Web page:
CR 59:117-124 (2014)  -  DOI: https://doi.org/10.3354/cr01209

Influences of atmospheric and oceanic low‑frequency climate fluctuations on European winter surface air temperatures (1870-2010)

François Borchi1, Yves M. Tourre1,2,* 

1Météo-France, Centre National de Recherches Meteorologiques-GAME UMR-3589, Toulouse, France
2Lamont-Doherty Earth Observatory (LDEO) of Columbia University, Palisades, New York, USA
*Corresponding author:

ABSTRACT: We isolated natural atmospheric and oceanic low-frequency climate fluctuations and its linkages with European winter surface air temperature (SAT) anomalies since 1870. Singular spectrum analysis was applied to SAT, North Atlantic sea surface temperature (SST), and the North Atlantic Oscillation (NAO) time series. The evolution of their low-frequency components was then compared with other time-series variability such as the Arctic Oscillation. The North Atlantic SST was found to be out of phase with the Atlantic sea level pressure and European SAT, following a ~65 yr climate fluctuation reminiscent of the Atlantic multi-decadal oscillation. Atlantic positive/negative SST anomalies preceded negative/positive European SAT anomalies by ~6 yr. Moreover, milder European winters occurred when a negative Atlantic multi-decadal phase overlapped a positive Arctic Oscillation phase (i.e. 1905-1915 and 1985-2000). The quasi-decadal oscillation of SST and the NAO were in-phase and led positive/negative European SAT anomalies by approximately 1 yr. The low-frequency winter SAT variability represented 22.3% of the total variance. From the mid-1980s onward, when a rapid change in climate occurred, involving milder European winters, results showed that the NAO and the Arctic Oscillation phases both remained mostly positive. A strong polar vortex dominated during this period, minimizing meridional air-mass exchanges during winter. The anthropogenic component of climate change could modify the Atlantic thermohaline circulation, and with it the low-frequency variability of the North Atlantic SST, as well as the Arctic Oscillation variability, due to changes in the stratospheric thermal state, as shown elsewhere. These complex interactions between the Atlantic Ocean and the overlying atmosphere could have global socio-economical impacts in Europe during the 21st century.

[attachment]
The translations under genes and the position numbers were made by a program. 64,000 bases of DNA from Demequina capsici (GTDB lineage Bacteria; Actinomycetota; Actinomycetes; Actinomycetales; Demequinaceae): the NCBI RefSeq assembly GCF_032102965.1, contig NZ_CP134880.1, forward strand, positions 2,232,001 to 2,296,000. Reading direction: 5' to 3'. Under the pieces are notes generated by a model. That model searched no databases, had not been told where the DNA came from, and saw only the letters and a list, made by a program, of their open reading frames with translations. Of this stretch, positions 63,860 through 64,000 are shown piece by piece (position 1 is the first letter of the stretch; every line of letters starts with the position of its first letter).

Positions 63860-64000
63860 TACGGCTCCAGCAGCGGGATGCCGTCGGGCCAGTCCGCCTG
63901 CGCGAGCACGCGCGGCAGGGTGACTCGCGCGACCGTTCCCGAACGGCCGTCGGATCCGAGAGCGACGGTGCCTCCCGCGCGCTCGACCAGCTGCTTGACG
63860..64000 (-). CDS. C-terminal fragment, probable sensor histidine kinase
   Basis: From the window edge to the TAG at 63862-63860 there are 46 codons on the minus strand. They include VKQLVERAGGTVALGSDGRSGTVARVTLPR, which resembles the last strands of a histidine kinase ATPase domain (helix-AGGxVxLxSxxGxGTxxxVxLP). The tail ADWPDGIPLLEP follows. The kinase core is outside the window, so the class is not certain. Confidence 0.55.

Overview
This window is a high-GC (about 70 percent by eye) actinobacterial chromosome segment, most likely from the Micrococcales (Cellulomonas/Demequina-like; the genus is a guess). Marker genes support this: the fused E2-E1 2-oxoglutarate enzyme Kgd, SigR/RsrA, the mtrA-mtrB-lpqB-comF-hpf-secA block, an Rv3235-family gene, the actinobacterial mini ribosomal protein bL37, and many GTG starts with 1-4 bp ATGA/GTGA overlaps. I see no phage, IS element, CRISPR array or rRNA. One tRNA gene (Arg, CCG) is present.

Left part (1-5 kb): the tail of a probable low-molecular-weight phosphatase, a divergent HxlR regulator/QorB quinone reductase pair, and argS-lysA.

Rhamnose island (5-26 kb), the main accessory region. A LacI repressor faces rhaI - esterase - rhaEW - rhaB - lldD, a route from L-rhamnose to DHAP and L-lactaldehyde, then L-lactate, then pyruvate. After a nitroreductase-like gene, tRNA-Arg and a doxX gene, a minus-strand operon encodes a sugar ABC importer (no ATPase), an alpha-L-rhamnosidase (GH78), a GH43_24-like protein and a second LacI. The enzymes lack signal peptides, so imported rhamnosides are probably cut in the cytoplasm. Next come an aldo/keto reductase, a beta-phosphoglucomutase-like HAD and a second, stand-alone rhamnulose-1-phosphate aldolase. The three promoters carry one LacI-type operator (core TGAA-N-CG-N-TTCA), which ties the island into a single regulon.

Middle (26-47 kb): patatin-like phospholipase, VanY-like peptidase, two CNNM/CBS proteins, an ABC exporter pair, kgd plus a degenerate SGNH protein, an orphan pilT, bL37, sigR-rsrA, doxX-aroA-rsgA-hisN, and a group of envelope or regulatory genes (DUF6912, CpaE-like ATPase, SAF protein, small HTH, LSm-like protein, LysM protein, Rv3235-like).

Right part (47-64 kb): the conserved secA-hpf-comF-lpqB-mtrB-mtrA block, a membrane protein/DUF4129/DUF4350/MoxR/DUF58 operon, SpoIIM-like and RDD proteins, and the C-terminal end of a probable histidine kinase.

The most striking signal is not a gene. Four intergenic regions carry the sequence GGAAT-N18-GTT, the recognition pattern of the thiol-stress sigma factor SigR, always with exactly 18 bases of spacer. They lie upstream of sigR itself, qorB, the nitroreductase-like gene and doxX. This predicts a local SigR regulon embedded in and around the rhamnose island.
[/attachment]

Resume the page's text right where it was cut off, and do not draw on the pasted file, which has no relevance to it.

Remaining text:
KEY WORDS: AMO · Polar Vortex · Abrupt Climate Change · ACC


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Cite this article as: Borchi F, Tourre YM (2014) Influences of atmospheric and oceanic low‑frequency climate fluctuations on European winter surface air temperatures (1870-2010). Clim Res 59:117-124. https://doi.org/10.3354/cr01209

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